The drive to exploit cause and effect created the printing press, the industrial revolution, and the technologies we use today to navigate roads anywhere in the world and observe the earth from space. The human compulsion to understand cause and effect is never-ending (contrary to the famous satirical quote from Charles Duell, who in 1899 was rumored to suggest closing the US patent office he headed because "...everything that can be invented has been invented)".

The amygdala also promotes prejudice and a natural tendency to revert to tribal behavior, asserts Dr. Bobby Azarian, a Cognitive Neuroscientist. The emotional response triggered by the amygdala is moderated by the prefrontal cortex acting as the "watchdog's handler." However, if the prefrontal cortex is impaired, the watchdog can become dangerous.
Non-human primates employ simple forms of cause and effect such as the ability to use a tool to accomplish a task but they lacked a human's ability to reason how and why the cause brings about the effect. Humans have a unique capacity to make logical connections to find the unseen rules governing the way things work. I imagine primitive humans watered a plant and it became green. They observed rain turning plants green. An epiphany leads to agriculture which begets villages.
LiveScience reports that when subjects are exposed to an unfamiliar face the amygdala becomes very active but settles down with repeated exposures to the same face. A Havard publication describes a study that suggests humans (perhaps unconsciously) fear diseases transmitted by unfamiliar persons. When separated populations are exposed to outsiders, novel contagious organisms often cause illnesses that can kill large numbers of indigenous people. It is not unreasonable to hypothesize that evolution instilled in humans a wariness of intermingling with unfamiliar people fearing bad intentions or harm from correlating disease with a visit by strangers.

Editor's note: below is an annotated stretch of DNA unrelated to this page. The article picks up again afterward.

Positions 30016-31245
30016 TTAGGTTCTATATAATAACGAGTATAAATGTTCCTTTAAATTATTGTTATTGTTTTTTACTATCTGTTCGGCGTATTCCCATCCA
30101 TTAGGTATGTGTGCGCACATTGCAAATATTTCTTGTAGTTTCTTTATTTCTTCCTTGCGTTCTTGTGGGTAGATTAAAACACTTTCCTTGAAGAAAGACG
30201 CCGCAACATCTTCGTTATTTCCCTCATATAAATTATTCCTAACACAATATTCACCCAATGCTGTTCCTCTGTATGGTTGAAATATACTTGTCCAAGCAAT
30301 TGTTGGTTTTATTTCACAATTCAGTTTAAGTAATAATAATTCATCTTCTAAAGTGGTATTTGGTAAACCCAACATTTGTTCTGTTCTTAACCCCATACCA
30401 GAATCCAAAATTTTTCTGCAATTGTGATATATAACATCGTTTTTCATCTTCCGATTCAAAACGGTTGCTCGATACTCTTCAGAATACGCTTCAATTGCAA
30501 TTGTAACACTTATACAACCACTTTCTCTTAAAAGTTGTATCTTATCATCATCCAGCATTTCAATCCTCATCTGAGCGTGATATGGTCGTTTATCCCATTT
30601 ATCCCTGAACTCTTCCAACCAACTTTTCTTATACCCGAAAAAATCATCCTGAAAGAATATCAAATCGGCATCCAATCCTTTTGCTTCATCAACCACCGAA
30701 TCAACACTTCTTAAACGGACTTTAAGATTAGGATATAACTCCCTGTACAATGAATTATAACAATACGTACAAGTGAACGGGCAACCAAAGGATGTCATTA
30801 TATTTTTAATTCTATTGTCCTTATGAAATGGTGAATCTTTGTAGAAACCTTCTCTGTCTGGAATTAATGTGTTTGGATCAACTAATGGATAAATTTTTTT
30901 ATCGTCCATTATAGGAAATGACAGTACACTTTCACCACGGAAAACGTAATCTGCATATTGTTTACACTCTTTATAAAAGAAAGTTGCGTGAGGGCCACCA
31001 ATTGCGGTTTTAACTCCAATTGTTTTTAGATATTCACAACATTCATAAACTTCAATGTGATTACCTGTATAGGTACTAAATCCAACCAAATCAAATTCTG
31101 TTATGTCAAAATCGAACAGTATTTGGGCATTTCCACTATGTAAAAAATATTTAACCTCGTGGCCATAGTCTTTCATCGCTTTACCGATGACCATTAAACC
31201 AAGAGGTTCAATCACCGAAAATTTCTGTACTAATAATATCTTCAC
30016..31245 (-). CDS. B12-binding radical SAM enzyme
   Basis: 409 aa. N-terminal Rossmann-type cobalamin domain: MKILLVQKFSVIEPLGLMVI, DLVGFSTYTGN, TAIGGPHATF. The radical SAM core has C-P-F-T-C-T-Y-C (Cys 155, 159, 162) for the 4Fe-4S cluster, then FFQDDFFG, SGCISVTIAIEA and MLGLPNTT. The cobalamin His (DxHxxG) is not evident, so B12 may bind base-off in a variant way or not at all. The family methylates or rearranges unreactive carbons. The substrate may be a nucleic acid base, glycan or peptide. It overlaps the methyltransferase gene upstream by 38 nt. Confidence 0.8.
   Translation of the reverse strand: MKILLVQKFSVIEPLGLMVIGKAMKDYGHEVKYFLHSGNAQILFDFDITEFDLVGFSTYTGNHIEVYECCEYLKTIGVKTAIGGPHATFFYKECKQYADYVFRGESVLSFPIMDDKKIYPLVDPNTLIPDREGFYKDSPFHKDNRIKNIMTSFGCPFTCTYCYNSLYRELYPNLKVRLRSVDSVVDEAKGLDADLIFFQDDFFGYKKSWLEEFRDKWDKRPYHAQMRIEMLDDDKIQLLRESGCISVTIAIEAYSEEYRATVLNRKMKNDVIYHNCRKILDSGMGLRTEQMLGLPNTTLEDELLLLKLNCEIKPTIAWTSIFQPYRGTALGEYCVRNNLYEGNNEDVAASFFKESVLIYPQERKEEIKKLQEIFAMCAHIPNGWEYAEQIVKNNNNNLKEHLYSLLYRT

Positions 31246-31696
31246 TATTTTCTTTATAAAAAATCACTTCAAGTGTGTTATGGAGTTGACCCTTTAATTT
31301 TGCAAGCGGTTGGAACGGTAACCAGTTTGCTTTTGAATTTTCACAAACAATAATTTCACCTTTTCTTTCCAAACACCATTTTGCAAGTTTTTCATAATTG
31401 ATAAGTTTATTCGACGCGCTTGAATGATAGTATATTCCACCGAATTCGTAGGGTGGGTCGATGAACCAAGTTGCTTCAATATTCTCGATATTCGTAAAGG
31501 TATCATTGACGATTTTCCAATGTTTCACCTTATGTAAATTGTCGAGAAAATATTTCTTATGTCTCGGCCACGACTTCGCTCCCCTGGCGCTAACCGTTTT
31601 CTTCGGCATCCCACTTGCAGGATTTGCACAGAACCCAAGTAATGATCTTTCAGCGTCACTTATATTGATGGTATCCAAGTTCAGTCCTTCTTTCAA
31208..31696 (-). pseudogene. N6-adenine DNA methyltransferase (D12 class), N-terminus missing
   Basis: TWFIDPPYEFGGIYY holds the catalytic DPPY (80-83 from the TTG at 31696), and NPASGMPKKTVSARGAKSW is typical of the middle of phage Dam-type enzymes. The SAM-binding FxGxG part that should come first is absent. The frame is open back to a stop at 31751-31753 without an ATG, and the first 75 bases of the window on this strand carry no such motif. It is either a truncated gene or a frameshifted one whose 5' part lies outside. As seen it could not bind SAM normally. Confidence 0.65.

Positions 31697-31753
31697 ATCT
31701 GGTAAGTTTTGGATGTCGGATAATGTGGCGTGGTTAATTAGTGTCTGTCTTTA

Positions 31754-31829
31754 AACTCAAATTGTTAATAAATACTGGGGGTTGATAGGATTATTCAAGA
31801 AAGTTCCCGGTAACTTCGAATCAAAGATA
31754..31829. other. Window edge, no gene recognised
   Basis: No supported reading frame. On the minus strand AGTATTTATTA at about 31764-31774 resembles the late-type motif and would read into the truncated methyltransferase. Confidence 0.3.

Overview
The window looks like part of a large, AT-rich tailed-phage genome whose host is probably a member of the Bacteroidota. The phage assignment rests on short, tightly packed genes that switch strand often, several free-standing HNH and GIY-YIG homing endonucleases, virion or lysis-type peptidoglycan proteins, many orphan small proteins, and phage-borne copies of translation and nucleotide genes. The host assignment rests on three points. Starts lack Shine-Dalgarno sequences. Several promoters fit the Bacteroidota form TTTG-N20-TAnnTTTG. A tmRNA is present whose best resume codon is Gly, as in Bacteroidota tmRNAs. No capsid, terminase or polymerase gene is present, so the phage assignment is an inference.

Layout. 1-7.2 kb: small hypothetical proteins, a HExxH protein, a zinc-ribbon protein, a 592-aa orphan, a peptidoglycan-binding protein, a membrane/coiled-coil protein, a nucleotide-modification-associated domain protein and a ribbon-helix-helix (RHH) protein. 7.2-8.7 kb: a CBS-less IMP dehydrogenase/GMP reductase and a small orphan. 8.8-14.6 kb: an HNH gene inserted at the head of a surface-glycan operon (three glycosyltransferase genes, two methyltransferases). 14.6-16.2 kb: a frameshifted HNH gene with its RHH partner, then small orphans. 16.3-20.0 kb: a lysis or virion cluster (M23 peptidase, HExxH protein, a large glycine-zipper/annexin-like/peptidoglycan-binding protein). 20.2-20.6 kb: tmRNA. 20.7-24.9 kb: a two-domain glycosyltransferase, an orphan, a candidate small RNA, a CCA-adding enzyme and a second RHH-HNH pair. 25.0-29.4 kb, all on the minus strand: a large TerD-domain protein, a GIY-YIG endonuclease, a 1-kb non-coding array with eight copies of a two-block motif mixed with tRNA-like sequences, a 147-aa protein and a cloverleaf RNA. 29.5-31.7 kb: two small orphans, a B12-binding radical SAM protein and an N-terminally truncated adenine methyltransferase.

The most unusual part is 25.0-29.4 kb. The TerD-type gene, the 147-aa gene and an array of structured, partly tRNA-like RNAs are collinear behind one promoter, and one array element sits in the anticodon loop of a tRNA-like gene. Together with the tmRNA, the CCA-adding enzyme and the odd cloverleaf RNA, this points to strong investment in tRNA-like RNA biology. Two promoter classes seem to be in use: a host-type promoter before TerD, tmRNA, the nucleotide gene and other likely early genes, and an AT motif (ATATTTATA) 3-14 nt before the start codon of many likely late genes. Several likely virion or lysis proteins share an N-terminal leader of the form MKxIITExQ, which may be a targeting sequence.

Subsequent studies found that human brains process visual images of same-race faces differently from other-race faces and may contribute to implicit racial bias (IRB). Jennifer Eberhardt at Stanford University studied the neurological foundation behind the phrase "they all look alike" when members of one race view images of individuals of a different race (though the effect typically can be diminished with exposure). People may strongly believe they have no racial bias but IRB can lurk in the primitive, reactive parts of the brain. Members of outgroups are typically viewed with responses ranging from vigilance to fear. 
Arizona attorney general calls for police reform in letter to GOP ...
Police reform is front-page news due to conflicts between blacks and police. The problem is frequently blamed on inadequate vetting or training of police. Others blame racial bias or disproportionate exposure to criminal behavior.
Corrective measures have had little impact on solving the problem in part because the focus has been on the "effect" half cause and effect rather than on the "cause" half.